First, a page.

By the way, I used credit cards to order stuff on the internet back in 1996 or so. I know people who wouldn't do so for years after that, for reasons I never fathomed. Today, I don't know anyone like that. Probably because they don't call me any more...

 

lombar

 

 

Keepass2 stores your passwords in an encrypted file on your computer. Lastpass sends your passwords to their server but not in the open, they encrypt on your computer first. I prefer this Keepass2 but I only store my bank card number in there without the password, I just remember that. (and its written down) Everything else I keep in there, email, websites.

 

http://keepass.info/

"KeePass is a free open source password manager, which helps you to manage your passwords in a secure way. You can put all your passwords in one database, which is locked with one master key or a key file. So you only have to remember one single master password or select the key file to unlock the whole database. The databases are encrypted using the best and most secure encryption algorithms currently known (AES and Twofish). For more information, see the features page. "

kropotkin1951

I doubt if it matters to either NSA or CSIS which one you use.

Cool

Noops

Unionist wrote:

Noops - everyone should use passwords in a way that makes them feel comfortable....

By the way, I used credit cards to order stuff on the internet back in 1996 or so. I know people who wouldn't do so for years after that, for reasons I never fathomed. Today, I don't know anyone like that. Probably because they don't call me any more...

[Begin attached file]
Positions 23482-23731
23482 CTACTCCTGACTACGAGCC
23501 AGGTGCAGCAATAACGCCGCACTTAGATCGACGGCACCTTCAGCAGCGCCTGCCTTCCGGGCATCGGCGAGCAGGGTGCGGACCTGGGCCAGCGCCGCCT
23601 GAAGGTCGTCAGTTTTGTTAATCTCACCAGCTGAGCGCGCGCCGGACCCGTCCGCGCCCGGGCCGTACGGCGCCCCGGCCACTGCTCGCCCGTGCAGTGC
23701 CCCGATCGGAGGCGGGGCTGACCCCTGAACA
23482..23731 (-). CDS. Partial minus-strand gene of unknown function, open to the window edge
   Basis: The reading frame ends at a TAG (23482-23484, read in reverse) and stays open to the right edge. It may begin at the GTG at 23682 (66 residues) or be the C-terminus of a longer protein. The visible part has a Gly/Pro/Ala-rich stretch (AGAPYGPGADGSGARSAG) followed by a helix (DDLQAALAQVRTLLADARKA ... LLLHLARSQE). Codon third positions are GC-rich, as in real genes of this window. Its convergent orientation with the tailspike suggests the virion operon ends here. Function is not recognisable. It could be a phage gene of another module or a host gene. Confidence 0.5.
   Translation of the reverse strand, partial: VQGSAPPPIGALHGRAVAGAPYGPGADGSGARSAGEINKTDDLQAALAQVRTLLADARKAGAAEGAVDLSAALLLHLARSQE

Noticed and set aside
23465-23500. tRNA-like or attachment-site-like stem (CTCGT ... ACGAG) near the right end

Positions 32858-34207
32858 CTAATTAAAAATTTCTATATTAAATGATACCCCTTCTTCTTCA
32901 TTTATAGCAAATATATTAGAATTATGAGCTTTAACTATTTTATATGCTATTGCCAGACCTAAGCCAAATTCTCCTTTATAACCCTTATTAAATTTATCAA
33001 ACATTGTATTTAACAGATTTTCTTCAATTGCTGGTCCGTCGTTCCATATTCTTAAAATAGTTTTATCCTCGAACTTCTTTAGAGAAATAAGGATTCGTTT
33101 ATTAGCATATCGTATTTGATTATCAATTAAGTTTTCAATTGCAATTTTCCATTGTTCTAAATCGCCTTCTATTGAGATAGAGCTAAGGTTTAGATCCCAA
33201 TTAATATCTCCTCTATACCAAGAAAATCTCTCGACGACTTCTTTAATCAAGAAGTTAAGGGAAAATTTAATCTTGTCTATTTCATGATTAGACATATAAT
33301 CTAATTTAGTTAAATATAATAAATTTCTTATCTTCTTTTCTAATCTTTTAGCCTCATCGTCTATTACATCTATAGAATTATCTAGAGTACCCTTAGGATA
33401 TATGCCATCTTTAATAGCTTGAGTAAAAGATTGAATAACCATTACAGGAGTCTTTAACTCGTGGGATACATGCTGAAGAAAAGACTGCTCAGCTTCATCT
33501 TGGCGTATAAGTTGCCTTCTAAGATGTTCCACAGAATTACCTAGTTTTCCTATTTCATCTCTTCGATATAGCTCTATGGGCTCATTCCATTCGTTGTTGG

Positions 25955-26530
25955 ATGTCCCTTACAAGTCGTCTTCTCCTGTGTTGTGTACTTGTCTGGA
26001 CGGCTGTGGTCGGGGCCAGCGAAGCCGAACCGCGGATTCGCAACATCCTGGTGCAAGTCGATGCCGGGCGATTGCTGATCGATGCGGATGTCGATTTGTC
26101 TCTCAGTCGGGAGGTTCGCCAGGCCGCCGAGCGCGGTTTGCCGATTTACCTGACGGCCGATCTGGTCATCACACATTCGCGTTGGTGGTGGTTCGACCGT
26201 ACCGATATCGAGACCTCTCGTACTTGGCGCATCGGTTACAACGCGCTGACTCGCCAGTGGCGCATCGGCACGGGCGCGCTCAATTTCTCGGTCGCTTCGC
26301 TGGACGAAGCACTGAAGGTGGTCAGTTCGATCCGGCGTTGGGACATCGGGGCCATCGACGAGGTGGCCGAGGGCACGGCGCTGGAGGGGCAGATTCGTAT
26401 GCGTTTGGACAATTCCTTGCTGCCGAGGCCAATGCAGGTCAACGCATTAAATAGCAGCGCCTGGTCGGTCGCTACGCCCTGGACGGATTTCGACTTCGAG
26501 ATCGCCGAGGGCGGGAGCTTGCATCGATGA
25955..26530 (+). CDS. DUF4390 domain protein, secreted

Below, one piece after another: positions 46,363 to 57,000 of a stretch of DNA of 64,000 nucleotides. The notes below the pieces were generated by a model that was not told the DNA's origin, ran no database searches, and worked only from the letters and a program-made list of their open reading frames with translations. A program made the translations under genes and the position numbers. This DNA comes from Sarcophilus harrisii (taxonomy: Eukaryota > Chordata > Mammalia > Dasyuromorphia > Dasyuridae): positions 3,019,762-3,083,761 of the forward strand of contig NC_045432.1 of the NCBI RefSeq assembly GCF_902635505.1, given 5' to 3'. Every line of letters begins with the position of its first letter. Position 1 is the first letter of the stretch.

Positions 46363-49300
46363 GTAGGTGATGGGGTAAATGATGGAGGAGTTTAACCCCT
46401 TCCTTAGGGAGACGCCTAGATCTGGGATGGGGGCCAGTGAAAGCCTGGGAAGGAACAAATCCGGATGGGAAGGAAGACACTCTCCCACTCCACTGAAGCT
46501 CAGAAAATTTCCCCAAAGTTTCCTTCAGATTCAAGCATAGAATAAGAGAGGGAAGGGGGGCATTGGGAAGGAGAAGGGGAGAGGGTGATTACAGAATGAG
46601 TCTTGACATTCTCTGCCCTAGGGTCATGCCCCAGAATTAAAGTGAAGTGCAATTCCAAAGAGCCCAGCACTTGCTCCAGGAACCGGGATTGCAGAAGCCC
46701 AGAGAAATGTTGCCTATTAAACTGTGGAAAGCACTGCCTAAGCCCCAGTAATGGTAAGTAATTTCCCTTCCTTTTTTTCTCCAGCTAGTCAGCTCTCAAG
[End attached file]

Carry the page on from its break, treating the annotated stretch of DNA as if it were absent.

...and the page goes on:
I agree that everyone should be comfortable with the way they use passwords. I just thought I would point out to those who read your posts above that your passwords would be stored on a company's server.

I too was a pioneer with credit card payments. I started making mine in the 90's as well.  :)

Noops

lombar wrote:

 

http://keepass.info/

"KeePass is a free open source password manager, which helps you to manage your passwords in a secure way. You can put all your passwords in one database, which is locked with one master key or a key file. So you only have to remember one single master password or select the key file to unlock the whole database. The databases are encrypted using the best and most secure encryption algorithms currently known (AES and Twofish). For more information, see the features page. "

Thanks lombar.

I've been using Password Safe to manage my passwords for more than 15 years.

http://passwordsafe.sourceforge.net/

Noops

kropotkin1951 wrote:

I doubt if it matters to either NSA or CSIS which one you use.

Cool

 

I can't argue with that. Wink